Sometimes the geometry that is getting formed during such poses is just beautiful but sometimes it could also look quite weird or funny. How do you decide which pose could turn out to be a stunning image?

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Photo Credits : Tony Felgueiras

It really depends on the flexibility and physical capability of the model. Every body is different and a certain pose can look different in different people’s bodies depending on how their joints are formed, mobility of the spine, etc. Often, the angle a pose is captured from can make a pose look awkward or stunning. The most awkward angles are when the crotch or rear is facing the camera. The same pose captured from a side angle instead could end up looking really cool. I also find that the most striking images a viewer can connect with are when you can see the face clearly. If a limb is blocking the models face it can be harder to connect to the expressions. If a limb is hidden behind the body and appears to be missing it can seem awkward. Finding the right angle for the pose for each person’s particular physical ability is a big part of the collaborative and creative part of yoga photography, in my opinion. I often shoot each pose from a couple different angles to explore possibilities.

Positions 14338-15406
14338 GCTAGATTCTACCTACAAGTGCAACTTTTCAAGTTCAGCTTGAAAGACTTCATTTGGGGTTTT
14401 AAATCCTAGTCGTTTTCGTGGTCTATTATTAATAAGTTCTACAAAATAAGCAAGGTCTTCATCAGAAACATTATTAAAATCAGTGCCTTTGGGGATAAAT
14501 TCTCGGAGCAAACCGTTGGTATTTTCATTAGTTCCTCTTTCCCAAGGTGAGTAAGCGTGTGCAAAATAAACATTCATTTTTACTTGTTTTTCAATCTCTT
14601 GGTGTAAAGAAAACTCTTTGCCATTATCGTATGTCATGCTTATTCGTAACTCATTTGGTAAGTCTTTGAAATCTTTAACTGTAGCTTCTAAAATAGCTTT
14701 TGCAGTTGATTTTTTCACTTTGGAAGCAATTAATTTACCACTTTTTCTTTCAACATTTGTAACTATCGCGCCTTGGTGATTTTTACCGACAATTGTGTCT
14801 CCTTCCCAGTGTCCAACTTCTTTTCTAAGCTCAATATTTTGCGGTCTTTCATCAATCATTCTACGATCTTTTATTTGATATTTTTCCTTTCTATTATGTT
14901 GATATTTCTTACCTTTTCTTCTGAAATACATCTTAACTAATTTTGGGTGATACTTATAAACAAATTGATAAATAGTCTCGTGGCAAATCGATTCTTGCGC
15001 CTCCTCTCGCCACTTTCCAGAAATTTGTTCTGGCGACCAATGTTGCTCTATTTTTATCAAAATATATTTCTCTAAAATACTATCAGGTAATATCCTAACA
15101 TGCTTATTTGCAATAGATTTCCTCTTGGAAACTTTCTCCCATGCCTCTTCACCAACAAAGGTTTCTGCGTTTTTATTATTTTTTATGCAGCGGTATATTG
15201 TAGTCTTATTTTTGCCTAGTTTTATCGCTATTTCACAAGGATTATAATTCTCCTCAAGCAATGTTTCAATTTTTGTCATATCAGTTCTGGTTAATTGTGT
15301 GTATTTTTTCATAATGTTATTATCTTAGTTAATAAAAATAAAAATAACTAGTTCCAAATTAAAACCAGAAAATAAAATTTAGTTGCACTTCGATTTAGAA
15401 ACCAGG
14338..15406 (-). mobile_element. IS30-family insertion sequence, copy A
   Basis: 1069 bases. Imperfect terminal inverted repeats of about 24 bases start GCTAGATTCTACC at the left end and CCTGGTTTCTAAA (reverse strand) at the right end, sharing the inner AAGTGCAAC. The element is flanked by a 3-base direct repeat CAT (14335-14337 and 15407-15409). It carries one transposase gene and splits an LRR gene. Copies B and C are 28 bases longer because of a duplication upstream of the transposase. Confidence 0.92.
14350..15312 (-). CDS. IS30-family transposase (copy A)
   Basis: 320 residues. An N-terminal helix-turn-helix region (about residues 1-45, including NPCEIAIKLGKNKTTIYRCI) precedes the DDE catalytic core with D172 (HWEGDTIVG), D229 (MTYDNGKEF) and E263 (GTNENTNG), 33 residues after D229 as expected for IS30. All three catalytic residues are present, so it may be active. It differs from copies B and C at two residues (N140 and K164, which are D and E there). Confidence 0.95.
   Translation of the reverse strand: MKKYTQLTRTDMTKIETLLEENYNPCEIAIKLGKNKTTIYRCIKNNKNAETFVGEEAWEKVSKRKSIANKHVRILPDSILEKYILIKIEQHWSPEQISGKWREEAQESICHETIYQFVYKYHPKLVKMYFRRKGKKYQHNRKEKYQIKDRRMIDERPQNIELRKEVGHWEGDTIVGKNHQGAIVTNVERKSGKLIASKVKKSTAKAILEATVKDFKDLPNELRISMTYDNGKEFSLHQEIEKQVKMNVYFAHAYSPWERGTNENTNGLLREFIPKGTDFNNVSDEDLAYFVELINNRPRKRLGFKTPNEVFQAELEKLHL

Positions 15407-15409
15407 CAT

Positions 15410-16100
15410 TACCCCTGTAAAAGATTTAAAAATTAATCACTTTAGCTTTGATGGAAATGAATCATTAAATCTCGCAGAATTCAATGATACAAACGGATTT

What challenges you face in this genre of photography

I’d say that the biggest challenge with yoga photography is working with some models to refrain from comparing their postures or practice to what they see online or in the media. Everyone’s body and practice is unique, and sometimes people want to take a photo that looks like a certain image they’ve seen; however it might not be possible in their body, either because of their limited range of motion or strictly because their physical anatomy won’t allow it. So, it’s important to work with yogis to develop a deep sense of compassion and acknowledge what the poses look like in their unique individual body.